From its historical beginnings of quill and ink, hand-penned calligraphy demands attention from everyone that sets their gaze towards it. It beckons to a time forgotten. A time before Helvetica, machines, and mass-produced stationary. A time when handwriting was truly a representation of everything that you stood for and aspired to be.
Even though many traditions of that time period have been long forgotten, thankfully, we still have artisans that look back to those simpler times to recall the majestic script for bold impacts on special days.
Claire of Scripted Calligraphy is one of those special artisans that studies the art of calligraphy. Hand lettering has been a part of Claire’s story since she was a little girl, and it’s a passion that she continues through couple’s wedding stories. We’re happy to introduce you to this Mississippi Maker that knows the true meaning of the “story in the details.”
How did you get into wedding calligraphy?
My good friend’s son was getting married and she asked me to address the invitations. She knew I had talked about learning calligraphy, so I suppose she knew that this was the way to motivate me or shut me up. After I got through panicking about the idea of addressing 600 envelopes, I enrolled in a six weeks class. I took the class at night and practiced for hours every night and several hours during the day. I viewed all videos I could online and looked at hundreds of photographs of calligraphy dating back to the 1800’s from some of the master penmen. I think I was a little obsessed.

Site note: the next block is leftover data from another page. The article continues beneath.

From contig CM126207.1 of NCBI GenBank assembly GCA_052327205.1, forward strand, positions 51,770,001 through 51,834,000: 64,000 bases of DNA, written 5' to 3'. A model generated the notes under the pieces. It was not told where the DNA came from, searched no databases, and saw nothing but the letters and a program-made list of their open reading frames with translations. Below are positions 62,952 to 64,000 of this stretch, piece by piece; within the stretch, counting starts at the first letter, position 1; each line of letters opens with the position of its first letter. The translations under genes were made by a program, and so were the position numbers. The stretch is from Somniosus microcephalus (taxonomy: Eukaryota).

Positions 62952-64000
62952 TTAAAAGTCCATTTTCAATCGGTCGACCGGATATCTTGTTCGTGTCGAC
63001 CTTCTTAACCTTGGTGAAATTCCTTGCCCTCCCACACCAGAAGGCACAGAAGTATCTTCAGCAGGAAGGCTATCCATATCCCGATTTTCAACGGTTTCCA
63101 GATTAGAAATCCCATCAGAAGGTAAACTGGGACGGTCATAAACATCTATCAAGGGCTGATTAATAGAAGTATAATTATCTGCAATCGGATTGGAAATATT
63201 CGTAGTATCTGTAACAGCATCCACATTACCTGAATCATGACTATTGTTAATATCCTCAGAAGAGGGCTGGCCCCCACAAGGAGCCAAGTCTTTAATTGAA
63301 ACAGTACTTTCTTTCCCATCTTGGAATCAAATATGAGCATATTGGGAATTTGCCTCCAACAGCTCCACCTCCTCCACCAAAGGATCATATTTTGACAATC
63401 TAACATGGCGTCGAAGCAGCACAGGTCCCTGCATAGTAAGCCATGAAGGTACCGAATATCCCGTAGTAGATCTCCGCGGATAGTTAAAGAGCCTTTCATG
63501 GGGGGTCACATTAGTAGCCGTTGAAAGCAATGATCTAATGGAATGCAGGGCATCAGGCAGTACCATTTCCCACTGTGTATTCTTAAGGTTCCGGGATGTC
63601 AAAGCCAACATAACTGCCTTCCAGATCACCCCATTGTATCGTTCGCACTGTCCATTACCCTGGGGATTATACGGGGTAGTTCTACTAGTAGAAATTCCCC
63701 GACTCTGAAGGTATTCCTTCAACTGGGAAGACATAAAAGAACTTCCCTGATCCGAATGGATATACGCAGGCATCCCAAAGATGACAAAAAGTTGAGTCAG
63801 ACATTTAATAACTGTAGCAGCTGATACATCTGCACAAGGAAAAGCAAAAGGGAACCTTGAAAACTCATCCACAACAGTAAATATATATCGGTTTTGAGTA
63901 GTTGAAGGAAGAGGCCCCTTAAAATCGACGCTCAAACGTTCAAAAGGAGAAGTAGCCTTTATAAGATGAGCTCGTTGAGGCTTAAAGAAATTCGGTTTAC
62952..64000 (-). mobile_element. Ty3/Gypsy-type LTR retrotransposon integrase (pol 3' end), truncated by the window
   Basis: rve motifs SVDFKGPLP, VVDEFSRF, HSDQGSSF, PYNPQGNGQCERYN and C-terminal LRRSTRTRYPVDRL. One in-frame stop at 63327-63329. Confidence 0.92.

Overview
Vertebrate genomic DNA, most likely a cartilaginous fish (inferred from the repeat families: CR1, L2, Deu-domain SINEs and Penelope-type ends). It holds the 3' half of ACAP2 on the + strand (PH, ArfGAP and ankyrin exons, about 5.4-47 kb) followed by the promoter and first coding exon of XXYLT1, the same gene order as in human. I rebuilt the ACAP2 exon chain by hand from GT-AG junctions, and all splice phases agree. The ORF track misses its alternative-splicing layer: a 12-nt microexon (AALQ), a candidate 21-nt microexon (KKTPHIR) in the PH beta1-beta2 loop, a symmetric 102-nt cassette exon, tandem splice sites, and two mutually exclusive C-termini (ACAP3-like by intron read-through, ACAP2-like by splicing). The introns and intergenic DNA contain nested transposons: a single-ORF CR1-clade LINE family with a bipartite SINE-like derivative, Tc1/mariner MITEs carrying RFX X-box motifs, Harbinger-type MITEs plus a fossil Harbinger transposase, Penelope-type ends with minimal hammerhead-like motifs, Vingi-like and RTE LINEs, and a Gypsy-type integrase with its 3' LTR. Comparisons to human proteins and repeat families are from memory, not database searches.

To learn all I can about the art of calligraphy, I regularly attend IAMPETH convention (International Association of Master Penmen and Engrosser and Teachers of Handwriting) which is held annually in a different state. I am also a member of the Birmingham, Memphis, Nashville and Washington calligraphy guilds. I truly love my job!!!
What is the inspiration behind your hand-penned calligraphy?
I had a desire for lettering as a young girl. My father was a great letter artist and I use to watch him at night do signs for his store on a large scale. He did all the lettering for his delivery trucks, too. I can remember watching the flow of the paintbrush as the letters formed and thinking just how cool that was. So, I suppose my Dad was my greatest inspiration.
How do you think hand-penned calligraphy could be used to tell a unique wedding story?
As soon as a girl gets engaged, her head starts spinning with ideas of what she wants her special day to look like. To me, there is nothing more telling about that girl than the style wedding invitation she chooses. The invitation really does set the tone of your entire event. It lets her guests know just a little more about her and her style. Is she a traditional bride, a vintage bride, a lover of all things contemporary, an old world classic or is she a mixture of all? Anyone can choose a font from the computer but having your details hand-penned by a calligrapher is much more personal. It automatically tells me that this girl is into detail and cares deeply about her look. People do notice this and really appreciate your individual style. That is what makes your wedding special. If you can’t afford the entire wedding invitation to be hand-penned, ask a calligrapher to do your names in calligraphy. That is a good way to have some special detail added to an otherwise basic invitation. Choose your style, stick with it and don’t stray. If you aren’t a person that loves detail, choose someone you love that will help you do this. It is important and it does tell your story!